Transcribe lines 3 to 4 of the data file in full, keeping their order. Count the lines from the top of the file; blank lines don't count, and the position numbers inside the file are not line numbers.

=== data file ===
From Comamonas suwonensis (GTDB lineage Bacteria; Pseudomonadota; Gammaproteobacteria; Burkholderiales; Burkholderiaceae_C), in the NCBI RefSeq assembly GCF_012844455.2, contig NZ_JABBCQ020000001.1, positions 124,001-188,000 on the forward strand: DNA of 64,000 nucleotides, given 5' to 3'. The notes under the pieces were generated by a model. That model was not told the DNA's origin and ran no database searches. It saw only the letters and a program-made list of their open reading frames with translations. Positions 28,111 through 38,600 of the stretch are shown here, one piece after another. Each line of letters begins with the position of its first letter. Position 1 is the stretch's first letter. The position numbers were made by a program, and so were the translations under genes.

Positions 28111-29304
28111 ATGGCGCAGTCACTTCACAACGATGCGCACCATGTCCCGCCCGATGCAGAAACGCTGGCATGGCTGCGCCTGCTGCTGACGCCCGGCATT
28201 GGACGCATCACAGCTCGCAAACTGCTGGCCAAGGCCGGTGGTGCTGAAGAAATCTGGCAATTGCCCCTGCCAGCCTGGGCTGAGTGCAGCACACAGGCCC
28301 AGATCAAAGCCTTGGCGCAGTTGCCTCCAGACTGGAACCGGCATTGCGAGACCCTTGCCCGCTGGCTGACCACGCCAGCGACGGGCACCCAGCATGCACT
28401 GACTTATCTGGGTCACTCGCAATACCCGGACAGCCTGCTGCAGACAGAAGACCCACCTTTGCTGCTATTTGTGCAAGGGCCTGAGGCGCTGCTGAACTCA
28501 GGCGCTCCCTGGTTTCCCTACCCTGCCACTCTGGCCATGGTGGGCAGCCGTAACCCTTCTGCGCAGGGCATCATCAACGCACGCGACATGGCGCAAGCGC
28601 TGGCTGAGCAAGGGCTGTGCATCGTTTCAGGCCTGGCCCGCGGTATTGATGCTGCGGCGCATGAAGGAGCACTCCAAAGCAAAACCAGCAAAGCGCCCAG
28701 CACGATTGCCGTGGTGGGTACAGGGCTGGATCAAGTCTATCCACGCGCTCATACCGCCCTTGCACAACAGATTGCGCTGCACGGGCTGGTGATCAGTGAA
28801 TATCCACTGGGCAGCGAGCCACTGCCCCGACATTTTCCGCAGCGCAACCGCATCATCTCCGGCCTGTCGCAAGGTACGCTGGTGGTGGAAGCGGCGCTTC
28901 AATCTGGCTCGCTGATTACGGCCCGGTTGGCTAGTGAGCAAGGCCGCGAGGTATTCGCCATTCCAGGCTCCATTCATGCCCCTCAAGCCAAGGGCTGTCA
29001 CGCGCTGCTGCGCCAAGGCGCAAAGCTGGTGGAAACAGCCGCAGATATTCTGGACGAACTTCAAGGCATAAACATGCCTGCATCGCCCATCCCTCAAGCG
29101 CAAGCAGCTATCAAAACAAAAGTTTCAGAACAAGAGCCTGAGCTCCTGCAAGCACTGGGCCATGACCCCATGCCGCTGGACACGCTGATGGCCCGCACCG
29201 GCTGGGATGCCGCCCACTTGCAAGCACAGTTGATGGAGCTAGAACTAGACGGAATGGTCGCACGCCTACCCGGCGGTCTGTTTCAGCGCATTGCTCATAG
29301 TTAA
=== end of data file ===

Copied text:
28111 ATGGCGCAGTCACTTCACAACGATGCGCACCATGTCCCGCCCGATGCAGAAACGCTGGCATGGCTGCGCCTGCTGCTGACGCCCGGCATT
28201 GGACGCATCACAGCTCGCAAACTGCTGGCCAAGGCCGGTGGTGCTGAAGAAATCTGGCAATTGCCCCTGCCAGCCTGGGCTGAGTGCAGCACACAGGCCC